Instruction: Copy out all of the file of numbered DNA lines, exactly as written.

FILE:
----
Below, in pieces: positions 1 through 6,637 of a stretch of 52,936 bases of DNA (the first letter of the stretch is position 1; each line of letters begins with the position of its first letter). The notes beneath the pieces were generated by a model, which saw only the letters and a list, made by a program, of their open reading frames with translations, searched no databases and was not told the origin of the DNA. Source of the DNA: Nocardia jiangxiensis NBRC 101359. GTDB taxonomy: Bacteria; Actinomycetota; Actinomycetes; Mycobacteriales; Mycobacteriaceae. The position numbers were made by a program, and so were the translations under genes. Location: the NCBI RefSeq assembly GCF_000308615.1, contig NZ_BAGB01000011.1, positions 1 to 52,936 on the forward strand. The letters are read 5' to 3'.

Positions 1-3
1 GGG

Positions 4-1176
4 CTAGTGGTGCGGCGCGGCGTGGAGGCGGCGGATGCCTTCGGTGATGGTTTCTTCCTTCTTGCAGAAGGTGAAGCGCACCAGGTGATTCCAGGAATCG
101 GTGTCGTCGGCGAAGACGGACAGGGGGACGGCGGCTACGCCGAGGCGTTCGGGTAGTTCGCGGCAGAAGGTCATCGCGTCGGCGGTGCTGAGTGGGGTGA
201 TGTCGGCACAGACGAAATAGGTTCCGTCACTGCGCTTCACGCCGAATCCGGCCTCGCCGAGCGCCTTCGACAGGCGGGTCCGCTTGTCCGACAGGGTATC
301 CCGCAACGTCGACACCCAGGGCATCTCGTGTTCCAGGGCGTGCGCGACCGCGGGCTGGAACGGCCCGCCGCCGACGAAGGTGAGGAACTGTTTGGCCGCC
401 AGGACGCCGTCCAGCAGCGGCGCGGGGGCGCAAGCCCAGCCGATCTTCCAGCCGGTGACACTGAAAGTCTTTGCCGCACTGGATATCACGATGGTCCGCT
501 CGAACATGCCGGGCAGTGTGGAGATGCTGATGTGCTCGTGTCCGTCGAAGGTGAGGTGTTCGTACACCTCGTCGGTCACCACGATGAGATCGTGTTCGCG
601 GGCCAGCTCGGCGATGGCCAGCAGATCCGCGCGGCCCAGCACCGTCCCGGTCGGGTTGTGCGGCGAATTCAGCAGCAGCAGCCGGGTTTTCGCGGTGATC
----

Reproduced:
Below, in pieces: positions 1 through 6,637 of a stretch of 52,936 bases of DNA (the first letter of the stretch is position 1; each line of letters begins with the position of its first letter). The notes beneath the pieces were generated by a model, which saw only the letters and a list, made by a program, of their open reading frames with translations, searched no databases and was not told the origin of the DNA. Source of the DNA: Nocardia jiangxiensis NBRC 101359. GTDB taxonomy: Bacteria; Actinomycetota; Actinomycetes; Mycobacteriales; Mycobacteriaceae. The position numbers were made by a program, and so were the translations under genes. Location: the NCBI RefSeq assembly GCF_000308615.1, contig NZ_BAGB01000011.1, positions 1 to 52,936 on the forward strand. The letters are read 5' to 3'.

Positions 1-3
1 GGG

Positions 4-1176
4 CTAGTGGTGCGGCGCGGCGTGGAGGCGGCGGATGCCTTCGGTGATGGTTTCTTCCTTCTTGCAGAAGGTGAAGCGCACCAGGTGATTCCAGGAATCG
101 GTGTCGTCGGCGAAGACGGACAGGGGGACGGCGGCTACGCCGAGGCGTTCGGGTAGTTCGCGGCAGAAGGTCATCGCGTCGGCGGTGCTGAGTGGGGTGA
201 TGTCGGCACAGACGAAATAGGTTCCGTCACTGCGCTTCACGCCGAATCCGGCCTCGCCGAGCGCCTTCGACAGGCGGGTCCGCTTGTCCGACAGGGTATC
301 CCGCAACGTCGACACCCAGGGCATCTCGTGTTCCAGGGCGTGCGCGACCGCGGGCTGGAACGGCCCGCCGCCGACGAAGGTGAGGAACTGTTTGGCCGCC
401 AGGACGCCGTCCAGCAGCGGCGCGGGGGCGCAAGCCCAGCCGATCTTCCAGCCGGTGACACTGAAAGTCTTTGCCGCACTGGATATCACGATGGTCCGCT
501 CGAACATGCCGGGCAGTGTGGAGATGCTGATGTGCTCGTGTCCGTCGAAGGTGAGGTGTTCGTACACCTCGTCGGTCACCACGATGAGATCGTGTTCGCG
601 GGCCAGCTCGGCGATGGCCAGCAGATCCGCGCGGCCCAGCACCGTCCCGGTCGGGTTGTGCGGCGAATTCAGCAGCAGCAGCCGGGTTTTCGCGGTGATC